President Donald Trump's closest allies are planning a slate of primary challenges against Republican senators, potentially undermining the party's prospects in 2018 and further inflaming tensions between GOP leaders and the White House. The effort is being led by Steve Bannon, Trump's bomb-throwing former chief strategist, who is launching an all-out war against Senate Majority Leader Mitch McConnell and the Republican establishment. The activity has alarmed senior Republicans, who worry it will drain millions of dollars from the party's coffers to take on Democrats in the general election. Behind the scenes, Bannon has proposed the possibility of targeting Tennessee Sen. Bob Corker, and those close to the former Trump chief strategist are talking about the prospect of a challenge to Mississippi Sen. Roger Wicker. Shortly after Bannon left the White House and returned to Breitbart last month, the site published a story promoting a potential Corker challenger, state Sen. Mark Green. The site has also hyped the possibility that state Sen. Chris McDaniel, a tea party favorite, will take on Wicker.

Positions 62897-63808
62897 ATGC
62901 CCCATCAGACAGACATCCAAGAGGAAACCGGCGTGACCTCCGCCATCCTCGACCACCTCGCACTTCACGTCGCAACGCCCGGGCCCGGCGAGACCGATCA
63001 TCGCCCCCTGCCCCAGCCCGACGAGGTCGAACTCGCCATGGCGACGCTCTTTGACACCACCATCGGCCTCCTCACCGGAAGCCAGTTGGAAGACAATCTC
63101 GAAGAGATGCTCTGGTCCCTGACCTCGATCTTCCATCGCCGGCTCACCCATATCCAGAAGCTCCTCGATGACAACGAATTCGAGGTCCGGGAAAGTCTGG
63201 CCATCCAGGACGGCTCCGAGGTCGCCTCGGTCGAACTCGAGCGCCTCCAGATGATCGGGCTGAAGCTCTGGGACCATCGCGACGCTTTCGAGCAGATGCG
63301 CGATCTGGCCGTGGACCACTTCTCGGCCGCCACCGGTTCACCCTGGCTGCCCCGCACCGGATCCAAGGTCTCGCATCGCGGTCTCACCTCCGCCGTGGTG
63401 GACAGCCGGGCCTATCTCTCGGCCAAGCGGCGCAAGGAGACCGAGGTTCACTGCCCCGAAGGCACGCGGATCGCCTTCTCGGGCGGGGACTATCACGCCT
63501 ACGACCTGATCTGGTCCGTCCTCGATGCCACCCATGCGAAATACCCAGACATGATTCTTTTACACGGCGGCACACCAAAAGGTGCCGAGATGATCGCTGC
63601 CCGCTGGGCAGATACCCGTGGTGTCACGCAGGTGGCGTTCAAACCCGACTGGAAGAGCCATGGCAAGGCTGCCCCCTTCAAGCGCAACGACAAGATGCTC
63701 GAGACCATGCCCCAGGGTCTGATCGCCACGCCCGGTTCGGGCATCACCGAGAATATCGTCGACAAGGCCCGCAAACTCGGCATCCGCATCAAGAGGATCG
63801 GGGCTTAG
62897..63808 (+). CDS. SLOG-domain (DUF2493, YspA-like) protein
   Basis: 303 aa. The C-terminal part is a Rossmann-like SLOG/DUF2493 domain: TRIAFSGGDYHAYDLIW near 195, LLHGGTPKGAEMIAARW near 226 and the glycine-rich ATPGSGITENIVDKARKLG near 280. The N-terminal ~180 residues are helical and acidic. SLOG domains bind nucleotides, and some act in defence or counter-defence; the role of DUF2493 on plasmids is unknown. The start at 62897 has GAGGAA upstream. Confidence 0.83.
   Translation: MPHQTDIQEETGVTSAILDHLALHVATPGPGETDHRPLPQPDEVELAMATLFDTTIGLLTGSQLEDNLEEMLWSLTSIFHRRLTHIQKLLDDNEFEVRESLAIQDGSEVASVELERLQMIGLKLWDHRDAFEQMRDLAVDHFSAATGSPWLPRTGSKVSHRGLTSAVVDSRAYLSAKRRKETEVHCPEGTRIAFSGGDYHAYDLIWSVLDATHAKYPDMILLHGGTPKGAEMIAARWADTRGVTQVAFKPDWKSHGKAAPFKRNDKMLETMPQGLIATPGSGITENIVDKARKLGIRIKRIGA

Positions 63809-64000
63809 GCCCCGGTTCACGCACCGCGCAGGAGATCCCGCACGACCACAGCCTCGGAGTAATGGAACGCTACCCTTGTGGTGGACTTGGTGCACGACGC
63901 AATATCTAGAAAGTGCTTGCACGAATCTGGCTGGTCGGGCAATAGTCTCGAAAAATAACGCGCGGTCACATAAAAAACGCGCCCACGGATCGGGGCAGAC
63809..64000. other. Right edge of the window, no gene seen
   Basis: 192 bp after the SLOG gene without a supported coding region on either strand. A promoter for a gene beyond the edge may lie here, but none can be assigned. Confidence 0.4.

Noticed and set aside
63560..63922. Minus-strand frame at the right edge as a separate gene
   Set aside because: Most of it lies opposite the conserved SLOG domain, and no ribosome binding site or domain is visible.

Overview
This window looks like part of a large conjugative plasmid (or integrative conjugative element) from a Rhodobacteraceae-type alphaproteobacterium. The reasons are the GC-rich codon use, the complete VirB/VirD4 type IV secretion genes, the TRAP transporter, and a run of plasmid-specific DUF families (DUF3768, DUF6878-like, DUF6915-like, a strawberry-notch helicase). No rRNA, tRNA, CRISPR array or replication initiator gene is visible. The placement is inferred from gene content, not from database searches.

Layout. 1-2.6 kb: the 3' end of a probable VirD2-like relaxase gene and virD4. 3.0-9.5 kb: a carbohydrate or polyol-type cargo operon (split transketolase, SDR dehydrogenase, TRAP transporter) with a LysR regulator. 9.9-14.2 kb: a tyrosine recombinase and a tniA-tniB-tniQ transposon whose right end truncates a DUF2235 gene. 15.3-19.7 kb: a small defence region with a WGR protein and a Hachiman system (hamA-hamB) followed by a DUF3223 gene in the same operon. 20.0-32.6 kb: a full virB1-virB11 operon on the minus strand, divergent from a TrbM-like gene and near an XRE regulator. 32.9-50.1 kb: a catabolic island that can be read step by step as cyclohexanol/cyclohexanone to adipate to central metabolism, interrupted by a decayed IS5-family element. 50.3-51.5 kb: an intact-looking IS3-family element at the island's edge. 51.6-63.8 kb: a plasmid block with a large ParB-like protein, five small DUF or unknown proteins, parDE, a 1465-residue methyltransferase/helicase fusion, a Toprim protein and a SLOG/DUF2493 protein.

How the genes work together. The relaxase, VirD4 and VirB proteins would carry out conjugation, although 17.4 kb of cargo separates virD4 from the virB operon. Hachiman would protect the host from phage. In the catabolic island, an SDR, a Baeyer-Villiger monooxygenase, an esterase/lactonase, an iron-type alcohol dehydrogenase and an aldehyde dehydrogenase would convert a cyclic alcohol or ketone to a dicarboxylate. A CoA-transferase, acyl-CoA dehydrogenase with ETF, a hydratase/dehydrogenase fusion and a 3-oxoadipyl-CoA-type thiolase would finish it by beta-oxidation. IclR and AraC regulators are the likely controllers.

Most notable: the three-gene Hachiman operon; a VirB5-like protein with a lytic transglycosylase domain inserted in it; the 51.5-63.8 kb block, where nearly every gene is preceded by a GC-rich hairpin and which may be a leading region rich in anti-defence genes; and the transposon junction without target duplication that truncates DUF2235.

The W awards largest number of degrees in its history
Mississippi University for Women awarded approximately 882 degrees in 2016-17, the largest number in its history. This number is up from 864 degrees awarded the previous year. The W has the highest degree completion ratio in the state's public university system, graduating students at the rate of 32.5 per full-time student. The system average is 20.6. MUW President Jim Borsig said, "Each degree earned forever changes that graduate's future, strengthens their family and improves the resilience of Mississippi's economy. I want to thank our outstanding faculty and staff for their commitment to helping our students succeed academically and in life." The university's current faculty-to-student ratio is 14:1.
 
Sexual battery reported at UM's Chi Psi Lodge